The U.S. Supreme Court’s decision on the Defense of Marriage Act and California’s Proposition 8, which limited marriage to a man and a woman, will hardly represent the last word on the question.
As more state legislatures consider extending marriage to gays and lesbians, opponents of such laws say the next step will be to force churches to recognize the unions and perhaps even perform gay wedding ceremonies. But supporters say the First Amendment would ensure that churches were never forced to perform marriages for gay couples.
Will gay marriage undermine the freedom of religious people to recognize only traditional marriage? Can an expansive definition of marriage and the First Amendment coexist? Ben Boychuk and Joel Mathis, the Red-Blue America columnists, weigh in.
BEN BOYCHUK : No, the First Amendment and same-sex marriage cannot coexist harmoniously. Something will have to give — and it will start with the freedom of conscience.
Here’s why: If the law says there can be no “rational basis” for treating the union between a man and a woman as something unique — if a union between any two (or, perhaps someday, more) consenting adults is a “marriage” — then it really doesn’t matter what your conscience tells you.
We don’t prosecute people for holding unpopular beliefs — yet — but the authorities do look askance at discrimination. That’s why we hear so much lately about caterers, photographers and florists running afoul of several states’ civil rights laws for refusing to do business with gay couples.
True, those aren’t churches. But states such as New Jersey and Vermont have already sanctioned church-affiliated organizations for refusing to host same-sex weddings or receptions at their facilities.
Freedom of association is also in jeopardy. California’s state senate last month voted to strip the Boy Scouts of America of its tax-exempt status because the organization won’t allow homosexual leaders. The BSA isn’t a religious group, either, though in recent years churches have been the primary sponsors of scout troops.
California’s Democrats don’t care about the Boy Scouts’ First Amendment right to define their membership. And they don’t have particularly high regard for the role the organization plays in shaping boys into responsible adults and good citizens.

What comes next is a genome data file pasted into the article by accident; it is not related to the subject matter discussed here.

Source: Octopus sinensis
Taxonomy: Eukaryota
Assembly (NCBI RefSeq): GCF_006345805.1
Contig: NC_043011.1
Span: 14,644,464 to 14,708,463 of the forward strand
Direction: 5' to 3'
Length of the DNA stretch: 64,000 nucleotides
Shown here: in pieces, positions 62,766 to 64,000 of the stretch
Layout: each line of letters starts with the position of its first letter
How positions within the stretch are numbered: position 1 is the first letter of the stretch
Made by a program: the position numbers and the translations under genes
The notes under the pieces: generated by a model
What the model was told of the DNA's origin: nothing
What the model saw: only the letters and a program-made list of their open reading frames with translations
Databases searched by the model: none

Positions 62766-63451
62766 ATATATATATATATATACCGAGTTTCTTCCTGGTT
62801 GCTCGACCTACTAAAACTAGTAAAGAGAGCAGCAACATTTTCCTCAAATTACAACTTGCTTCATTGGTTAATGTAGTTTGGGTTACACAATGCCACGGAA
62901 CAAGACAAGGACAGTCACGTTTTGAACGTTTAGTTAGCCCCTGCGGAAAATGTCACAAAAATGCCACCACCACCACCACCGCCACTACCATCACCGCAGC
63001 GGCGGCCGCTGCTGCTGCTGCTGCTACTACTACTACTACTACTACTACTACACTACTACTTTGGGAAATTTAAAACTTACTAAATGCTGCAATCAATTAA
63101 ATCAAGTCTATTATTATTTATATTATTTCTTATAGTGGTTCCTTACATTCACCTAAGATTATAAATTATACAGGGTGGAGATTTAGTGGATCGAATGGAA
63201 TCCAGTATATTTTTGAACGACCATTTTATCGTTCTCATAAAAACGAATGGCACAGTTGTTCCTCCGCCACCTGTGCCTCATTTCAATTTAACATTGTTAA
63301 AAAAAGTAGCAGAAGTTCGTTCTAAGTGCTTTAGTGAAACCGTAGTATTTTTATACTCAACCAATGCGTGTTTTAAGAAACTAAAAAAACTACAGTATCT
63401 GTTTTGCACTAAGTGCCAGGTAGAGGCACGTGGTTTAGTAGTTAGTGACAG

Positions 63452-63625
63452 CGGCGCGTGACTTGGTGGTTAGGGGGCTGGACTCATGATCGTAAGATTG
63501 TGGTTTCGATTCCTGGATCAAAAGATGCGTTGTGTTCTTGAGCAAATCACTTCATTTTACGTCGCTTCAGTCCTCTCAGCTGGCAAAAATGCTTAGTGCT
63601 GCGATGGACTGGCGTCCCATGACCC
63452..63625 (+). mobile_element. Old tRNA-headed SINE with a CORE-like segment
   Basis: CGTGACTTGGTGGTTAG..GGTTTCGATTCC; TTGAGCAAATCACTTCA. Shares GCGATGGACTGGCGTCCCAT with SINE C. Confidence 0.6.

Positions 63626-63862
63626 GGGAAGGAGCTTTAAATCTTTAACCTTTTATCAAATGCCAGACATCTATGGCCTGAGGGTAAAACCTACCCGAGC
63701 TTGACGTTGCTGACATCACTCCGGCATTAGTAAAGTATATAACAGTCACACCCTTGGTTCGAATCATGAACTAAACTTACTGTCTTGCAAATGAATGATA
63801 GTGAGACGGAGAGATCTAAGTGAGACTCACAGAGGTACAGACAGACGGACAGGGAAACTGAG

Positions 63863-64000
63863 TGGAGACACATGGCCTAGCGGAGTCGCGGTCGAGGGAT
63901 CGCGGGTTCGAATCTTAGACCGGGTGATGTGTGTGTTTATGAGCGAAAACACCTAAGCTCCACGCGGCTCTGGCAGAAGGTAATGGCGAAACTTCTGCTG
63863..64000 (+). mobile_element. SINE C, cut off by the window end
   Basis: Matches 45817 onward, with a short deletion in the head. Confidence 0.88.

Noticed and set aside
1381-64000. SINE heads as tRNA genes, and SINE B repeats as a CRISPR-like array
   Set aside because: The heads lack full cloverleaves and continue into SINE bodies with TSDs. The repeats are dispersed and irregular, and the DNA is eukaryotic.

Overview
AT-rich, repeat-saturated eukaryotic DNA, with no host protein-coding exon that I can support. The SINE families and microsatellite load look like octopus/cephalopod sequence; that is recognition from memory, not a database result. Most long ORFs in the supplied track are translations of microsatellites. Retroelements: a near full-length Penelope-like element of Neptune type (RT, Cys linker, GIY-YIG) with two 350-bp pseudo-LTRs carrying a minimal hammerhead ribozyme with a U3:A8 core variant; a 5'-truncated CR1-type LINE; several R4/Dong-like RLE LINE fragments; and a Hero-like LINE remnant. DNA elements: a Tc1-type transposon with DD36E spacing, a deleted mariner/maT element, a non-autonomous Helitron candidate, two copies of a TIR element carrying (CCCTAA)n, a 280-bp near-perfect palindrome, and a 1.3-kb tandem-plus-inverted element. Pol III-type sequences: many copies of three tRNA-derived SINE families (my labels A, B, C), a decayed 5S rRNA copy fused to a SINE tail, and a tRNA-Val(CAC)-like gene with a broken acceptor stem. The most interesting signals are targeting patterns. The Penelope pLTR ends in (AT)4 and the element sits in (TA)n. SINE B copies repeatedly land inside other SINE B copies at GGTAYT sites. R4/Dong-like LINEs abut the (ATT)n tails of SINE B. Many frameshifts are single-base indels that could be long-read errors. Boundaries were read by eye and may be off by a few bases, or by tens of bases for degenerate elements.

The Scouts simply don’t conform to the Democrats’ way of thinking, and so they must be punished. Does anyone seriously think churches won’t be punished, too? It’s only a matter of time before what we understand as “freedom of religion” is whittled down to little more than the freedom to worship whatever deity you choose in a special building one day out of the week.
But to actually apply your religious beliefs to the way you live or do business the other six days? Expect no sympathy from the law when it comes to same-sex unions. Such is the price of “equality.”
JOEL MATHIS : Liberty is not zero-sum: Me having more doesn’t mean you have less. So it’s sad for anti-marriage conservatives that their cramped-yet-overactive imaginations lead them to panic about the freedoms they’ll lose just because Adam and Steve are finally free to tie the knot.
It doesn’t work that way in this country. There’s more than 200 years of the government precedent generally — but not always, admittedly — deferring to people’s religious beliefs, and letting them apply those beliefs in extreme circumstances.
Put it this way: In 2011 the Supreme Court said that Fred Phelps’ Westboro Baptist Church could conduct its ugly anti-gay protests at the funerals of combat veterans.
Put it this way: Scientology is tax exempt.
Put it this way: Across the country, pharmacists very often use “conscience clauses” to refuse to dispense birth control to young women who wish to obtain it entirely legally. And within the last year, the entire federal government has bent over backward — among other contortions — to ensure that young women who work for Catholic charities can access birth control without requiring the church to pay for it.
The list can go on, but you get the idea: We Americans work really hard — both in society and government — to allow people to work and live according to the dictates of their conscience, even if it’s a pain for everybody else. That’s not going to change simply because gay marriage is ascendant. Will it take a couple of years and a few lawsuits to suss that out? Probably. It was ever thus in this country.
Gay marriage follows a long, beloved tradition in this country: Extending the freedom to enjoy life, liberty, and the pursuit of happiness, to ever more people.
America has followed that path for more than two centuries without stepping on the freedoms of people who came before.
This time will be no different. The sky is not falling.
Reach Ben Boychuk at email@example.com; Joel Mathis firstname.lastname@example.org.